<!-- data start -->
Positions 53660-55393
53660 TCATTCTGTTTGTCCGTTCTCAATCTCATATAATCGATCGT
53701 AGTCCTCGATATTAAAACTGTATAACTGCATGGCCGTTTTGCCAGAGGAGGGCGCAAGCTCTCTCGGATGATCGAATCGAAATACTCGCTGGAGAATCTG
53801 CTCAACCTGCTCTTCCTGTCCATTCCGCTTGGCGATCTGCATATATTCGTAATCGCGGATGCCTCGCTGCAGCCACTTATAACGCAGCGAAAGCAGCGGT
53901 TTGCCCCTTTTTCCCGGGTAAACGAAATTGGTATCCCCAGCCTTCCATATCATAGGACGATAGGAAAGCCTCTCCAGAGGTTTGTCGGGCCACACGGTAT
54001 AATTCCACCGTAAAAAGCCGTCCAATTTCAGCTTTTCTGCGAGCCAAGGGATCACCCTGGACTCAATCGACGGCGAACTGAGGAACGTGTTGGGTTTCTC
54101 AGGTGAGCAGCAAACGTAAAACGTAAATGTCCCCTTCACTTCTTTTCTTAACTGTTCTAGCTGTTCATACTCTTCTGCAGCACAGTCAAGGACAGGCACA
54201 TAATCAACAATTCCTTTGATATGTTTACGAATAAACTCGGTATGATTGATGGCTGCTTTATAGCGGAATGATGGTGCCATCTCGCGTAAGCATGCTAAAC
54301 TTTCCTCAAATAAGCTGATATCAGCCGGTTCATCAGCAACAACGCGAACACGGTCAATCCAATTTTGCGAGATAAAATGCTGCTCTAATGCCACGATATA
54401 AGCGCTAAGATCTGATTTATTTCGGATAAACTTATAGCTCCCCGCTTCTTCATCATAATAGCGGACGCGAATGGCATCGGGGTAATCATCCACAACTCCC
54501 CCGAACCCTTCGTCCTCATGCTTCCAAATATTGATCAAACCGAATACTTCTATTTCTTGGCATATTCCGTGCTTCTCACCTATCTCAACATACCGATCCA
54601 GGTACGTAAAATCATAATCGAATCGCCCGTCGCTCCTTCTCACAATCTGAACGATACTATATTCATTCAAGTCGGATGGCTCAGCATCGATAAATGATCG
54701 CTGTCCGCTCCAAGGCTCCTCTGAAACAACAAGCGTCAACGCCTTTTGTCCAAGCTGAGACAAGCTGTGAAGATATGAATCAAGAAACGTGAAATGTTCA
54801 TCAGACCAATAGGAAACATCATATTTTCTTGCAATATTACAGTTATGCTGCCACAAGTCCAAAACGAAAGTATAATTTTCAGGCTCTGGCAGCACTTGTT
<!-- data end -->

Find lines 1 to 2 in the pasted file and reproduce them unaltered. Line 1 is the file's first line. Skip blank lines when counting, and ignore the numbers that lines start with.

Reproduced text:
Positions 53660-55393
53660 TCATTCTGTTTGTCCGTTCTCAATCTCATATAATCGATCGT